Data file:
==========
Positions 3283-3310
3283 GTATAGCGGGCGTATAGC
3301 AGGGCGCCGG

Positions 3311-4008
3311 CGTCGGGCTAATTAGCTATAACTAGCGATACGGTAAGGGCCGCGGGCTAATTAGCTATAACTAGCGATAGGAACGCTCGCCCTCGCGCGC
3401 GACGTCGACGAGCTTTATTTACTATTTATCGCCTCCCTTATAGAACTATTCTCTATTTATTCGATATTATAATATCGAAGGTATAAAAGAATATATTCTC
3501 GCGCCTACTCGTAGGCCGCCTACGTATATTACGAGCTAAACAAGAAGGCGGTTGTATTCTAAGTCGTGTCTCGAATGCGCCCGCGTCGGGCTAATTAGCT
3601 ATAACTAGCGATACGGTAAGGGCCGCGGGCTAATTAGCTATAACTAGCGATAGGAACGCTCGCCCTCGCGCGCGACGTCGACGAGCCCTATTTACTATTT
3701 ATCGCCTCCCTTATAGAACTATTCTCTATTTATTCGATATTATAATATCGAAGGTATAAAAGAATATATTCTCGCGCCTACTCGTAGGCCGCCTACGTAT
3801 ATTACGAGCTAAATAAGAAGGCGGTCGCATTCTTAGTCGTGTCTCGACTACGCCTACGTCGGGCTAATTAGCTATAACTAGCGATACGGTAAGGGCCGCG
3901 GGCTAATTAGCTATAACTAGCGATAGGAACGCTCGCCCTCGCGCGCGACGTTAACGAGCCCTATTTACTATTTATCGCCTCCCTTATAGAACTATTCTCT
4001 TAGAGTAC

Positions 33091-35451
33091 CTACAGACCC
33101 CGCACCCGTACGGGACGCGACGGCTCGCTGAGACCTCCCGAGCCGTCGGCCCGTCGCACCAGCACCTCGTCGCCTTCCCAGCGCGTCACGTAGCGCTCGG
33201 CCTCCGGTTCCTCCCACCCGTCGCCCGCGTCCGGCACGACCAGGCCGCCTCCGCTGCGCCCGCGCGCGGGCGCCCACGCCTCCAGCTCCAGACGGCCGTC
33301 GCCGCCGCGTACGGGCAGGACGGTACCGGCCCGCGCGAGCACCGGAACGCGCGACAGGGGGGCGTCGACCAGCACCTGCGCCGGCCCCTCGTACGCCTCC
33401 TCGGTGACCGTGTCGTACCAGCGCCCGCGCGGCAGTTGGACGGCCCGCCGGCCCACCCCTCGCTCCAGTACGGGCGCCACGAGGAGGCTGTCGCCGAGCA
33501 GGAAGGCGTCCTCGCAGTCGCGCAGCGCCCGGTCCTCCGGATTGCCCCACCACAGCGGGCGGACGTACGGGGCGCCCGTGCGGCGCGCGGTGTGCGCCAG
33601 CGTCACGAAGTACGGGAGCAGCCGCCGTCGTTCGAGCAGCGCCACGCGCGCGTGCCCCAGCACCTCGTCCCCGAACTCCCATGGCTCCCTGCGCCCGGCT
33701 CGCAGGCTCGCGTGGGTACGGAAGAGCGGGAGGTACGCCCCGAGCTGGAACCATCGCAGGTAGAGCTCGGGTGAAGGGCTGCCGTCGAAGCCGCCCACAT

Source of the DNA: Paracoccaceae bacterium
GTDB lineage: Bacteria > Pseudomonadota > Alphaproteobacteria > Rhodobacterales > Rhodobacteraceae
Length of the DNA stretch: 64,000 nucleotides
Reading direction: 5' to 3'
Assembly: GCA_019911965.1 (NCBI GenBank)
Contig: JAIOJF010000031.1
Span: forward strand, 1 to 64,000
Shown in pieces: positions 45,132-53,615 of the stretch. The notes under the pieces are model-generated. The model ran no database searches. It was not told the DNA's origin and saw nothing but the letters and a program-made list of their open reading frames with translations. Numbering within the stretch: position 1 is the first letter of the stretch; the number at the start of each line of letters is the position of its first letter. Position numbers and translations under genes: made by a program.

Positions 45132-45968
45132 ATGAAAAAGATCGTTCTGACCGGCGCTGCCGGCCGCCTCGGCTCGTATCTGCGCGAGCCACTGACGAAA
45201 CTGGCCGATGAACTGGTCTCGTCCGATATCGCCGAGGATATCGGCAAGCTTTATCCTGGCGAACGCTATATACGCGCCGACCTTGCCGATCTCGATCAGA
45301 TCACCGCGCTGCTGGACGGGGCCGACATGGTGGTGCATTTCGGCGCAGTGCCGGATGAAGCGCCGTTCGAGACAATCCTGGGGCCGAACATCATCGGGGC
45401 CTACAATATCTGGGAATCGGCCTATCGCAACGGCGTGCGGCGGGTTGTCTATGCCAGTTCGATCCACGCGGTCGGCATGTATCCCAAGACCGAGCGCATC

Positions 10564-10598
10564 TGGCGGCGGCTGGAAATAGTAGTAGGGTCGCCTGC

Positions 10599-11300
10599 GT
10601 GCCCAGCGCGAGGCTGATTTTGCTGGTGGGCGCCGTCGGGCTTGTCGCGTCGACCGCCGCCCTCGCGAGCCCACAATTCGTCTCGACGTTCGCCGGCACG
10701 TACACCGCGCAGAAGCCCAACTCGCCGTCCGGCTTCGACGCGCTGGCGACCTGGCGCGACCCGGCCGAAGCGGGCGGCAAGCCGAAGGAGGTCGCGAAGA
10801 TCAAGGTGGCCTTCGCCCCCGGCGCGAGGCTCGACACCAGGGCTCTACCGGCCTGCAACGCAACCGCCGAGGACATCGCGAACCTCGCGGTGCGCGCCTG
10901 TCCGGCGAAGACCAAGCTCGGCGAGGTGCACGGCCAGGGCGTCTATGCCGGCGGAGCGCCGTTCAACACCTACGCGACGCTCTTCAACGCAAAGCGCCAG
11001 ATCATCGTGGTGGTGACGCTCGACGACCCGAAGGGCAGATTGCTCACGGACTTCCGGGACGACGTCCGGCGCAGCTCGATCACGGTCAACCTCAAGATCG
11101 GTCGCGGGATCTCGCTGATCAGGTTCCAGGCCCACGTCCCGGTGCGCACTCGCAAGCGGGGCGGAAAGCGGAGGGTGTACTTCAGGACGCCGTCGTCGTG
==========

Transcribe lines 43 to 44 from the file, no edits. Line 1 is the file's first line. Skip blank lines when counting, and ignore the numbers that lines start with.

11001 ATCATCGTGGTGGTGACGCTCGACGACCCGAAGGGCAGATTGCTCACGGACTTCCGGGACGACGTCCGGCGCAGCTCGATCACGGTCAACCTCAAGATCG
11101 GTCGCGGGATCTCGCTGATCAGGTTCCAGGCCCACGTCCCGGTGCGCACTCGCAAGCGGGGCGGAAAGCGGAGGGTGTACTTCAGGACGCCGTCGTCGTG